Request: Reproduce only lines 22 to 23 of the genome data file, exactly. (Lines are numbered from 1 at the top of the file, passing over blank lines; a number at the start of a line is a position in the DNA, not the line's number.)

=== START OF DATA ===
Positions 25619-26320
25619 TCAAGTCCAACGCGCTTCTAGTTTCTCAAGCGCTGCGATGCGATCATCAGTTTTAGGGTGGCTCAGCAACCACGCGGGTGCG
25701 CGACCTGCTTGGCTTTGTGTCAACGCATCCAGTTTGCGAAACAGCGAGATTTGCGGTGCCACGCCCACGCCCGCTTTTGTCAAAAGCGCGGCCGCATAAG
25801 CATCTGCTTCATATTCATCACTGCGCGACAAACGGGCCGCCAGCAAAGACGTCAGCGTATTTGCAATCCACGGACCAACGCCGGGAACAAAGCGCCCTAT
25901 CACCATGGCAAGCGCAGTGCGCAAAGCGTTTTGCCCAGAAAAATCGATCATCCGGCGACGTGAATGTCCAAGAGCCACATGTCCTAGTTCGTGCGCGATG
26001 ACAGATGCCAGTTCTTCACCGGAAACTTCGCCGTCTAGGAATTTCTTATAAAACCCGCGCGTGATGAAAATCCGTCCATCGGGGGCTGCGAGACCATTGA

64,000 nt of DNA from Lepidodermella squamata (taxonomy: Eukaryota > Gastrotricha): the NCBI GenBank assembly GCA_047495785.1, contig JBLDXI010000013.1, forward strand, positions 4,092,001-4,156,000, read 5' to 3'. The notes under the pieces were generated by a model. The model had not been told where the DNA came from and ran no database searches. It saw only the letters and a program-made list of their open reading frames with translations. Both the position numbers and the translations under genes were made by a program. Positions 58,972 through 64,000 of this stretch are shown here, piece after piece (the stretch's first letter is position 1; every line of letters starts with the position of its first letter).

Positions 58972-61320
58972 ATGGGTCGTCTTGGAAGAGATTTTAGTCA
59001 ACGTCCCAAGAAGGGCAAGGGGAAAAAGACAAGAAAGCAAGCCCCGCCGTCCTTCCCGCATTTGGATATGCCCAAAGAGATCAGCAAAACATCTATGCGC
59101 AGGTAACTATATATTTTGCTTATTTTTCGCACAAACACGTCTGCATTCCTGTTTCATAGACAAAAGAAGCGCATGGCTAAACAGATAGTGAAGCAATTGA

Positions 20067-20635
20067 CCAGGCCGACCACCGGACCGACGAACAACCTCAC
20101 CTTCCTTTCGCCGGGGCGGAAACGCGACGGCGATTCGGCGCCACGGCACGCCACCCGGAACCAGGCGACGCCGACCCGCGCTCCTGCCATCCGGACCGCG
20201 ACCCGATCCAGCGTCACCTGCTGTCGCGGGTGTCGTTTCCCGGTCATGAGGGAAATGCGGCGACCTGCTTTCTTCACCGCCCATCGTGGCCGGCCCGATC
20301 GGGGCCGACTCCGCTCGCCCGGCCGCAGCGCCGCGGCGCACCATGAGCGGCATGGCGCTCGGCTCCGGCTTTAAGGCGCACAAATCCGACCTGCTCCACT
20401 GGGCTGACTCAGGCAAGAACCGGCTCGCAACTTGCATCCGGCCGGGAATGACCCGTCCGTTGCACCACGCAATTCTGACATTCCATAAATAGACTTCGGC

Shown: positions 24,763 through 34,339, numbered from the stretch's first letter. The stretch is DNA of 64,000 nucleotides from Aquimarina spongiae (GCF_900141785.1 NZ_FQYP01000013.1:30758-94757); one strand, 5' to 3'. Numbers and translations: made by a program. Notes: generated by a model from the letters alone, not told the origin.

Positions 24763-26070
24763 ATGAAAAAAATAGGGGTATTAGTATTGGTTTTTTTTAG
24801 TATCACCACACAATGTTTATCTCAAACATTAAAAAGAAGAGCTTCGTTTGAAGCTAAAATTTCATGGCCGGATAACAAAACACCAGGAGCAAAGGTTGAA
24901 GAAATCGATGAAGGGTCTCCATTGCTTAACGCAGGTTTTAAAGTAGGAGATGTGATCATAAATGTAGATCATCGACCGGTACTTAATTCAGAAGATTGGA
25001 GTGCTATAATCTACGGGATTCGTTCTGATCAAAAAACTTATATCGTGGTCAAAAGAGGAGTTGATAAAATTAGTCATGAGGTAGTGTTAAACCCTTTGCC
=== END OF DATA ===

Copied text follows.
24901 GAAATCGATGAAGGGTCTCCATTGCTTAACGCAGGTTTTAAAGTAGGAGATGTGATCATAAATGTAGATCATCGACCGGTACTTAATTCAGAAGATTGGA
25001 GTGCTATAATCTACGGGATTCGTTCTGATCAAAAAACTTATATCGTGGTCAAAAGAGGAGTTGATAAAATTAGTCATGAGGTAGTGTTAAACCCTTTGCC